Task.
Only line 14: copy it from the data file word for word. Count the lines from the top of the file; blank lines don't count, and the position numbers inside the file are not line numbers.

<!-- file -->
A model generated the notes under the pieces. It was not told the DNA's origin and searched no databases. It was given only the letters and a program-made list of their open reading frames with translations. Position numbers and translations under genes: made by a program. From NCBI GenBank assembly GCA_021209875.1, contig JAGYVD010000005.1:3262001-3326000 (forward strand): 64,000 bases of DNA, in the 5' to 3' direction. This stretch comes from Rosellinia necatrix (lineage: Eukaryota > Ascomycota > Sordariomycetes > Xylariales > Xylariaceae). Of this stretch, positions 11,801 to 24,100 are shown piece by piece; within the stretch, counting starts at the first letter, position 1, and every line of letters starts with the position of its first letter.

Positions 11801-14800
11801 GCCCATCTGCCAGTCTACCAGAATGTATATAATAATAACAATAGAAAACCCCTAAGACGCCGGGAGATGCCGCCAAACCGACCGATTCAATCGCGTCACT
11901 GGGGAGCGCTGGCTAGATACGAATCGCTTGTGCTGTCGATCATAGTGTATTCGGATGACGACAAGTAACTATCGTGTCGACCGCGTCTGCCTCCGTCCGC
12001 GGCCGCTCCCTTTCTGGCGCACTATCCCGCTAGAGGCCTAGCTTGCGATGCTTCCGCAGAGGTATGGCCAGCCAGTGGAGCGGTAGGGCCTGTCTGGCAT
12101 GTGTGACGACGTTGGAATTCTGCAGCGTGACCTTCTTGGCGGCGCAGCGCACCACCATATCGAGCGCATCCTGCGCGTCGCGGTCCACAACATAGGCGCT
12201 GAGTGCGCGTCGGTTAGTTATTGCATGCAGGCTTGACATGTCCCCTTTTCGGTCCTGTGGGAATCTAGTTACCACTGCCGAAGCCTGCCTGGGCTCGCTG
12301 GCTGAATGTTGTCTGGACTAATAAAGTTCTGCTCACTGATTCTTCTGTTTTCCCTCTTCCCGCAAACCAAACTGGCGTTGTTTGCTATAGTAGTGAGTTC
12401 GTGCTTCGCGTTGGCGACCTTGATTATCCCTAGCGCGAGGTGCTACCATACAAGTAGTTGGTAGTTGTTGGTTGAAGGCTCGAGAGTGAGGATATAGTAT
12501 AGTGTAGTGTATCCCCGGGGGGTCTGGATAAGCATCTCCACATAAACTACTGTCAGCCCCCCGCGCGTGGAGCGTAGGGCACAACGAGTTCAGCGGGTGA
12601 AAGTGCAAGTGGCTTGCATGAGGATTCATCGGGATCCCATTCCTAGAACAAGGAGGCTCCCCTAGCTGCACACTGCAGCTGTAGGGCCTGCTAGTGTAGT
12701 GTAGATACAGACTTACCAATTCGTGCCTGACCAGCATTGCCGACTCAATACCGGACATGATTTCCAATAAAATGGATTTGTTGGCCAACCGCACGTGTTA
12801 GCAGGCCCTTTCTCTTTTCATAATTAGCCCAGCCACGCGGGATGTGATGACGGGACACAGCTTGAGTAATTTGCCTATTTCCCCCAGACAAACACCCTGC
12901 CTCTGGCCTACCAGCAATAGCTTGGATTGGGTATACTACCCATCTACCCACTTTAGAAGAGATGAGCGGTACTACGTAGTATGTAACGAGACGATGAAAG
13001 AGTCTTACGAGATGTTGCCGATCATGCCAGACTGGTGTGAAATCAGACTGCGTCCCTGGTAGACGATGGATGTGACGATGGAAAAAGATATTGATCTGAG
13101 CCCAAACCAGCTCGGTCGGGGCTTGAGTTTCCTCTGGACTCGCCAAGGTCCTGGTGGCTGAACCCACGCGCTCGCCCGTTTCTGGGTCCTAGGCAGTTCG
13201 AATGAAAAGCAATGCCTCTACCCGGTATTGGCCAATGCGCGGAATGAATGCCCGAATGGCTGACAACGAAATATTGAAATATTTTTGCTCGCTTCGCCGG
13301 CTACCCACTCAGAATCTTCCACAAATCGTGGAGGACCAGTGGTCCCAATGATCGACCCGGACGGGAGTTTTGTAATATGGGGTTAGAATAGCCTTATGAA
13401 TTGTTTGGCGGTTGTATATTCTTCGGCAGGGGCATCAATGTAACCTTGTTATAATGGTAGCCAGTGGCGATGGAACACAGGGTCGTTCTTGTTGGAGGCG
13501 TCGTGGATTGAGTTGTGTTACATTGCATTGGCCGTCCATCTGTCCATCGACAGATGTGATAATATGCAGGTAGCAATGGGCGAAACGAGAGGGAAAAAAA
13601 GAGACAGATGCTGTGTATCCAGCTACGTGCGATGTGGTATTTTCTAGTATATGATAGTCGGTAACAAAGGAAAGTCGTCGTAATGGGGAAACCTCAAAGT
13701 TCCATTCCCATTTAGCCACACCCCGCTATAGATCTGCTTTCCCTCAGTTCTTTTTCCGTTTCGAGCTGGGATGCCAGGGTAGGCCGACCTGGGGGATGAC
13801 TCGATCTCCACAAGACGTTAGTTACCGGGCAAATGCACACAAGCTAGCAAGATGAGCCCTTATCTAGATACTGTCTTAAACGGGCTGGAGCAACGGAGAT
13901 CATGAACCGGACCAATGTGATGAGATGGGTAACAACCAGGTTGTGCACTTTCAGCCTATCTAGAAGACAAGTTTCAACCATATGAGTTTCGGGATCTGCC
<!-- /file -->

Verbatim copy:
12901 CTCTGGCCTACCAGCAATAGCTTGGATTGGGTATACTACCCATCTACCCACTTTAGAAGAGATGAGCGGTACTACGTAGTATGTAACGAGACGATGAAAG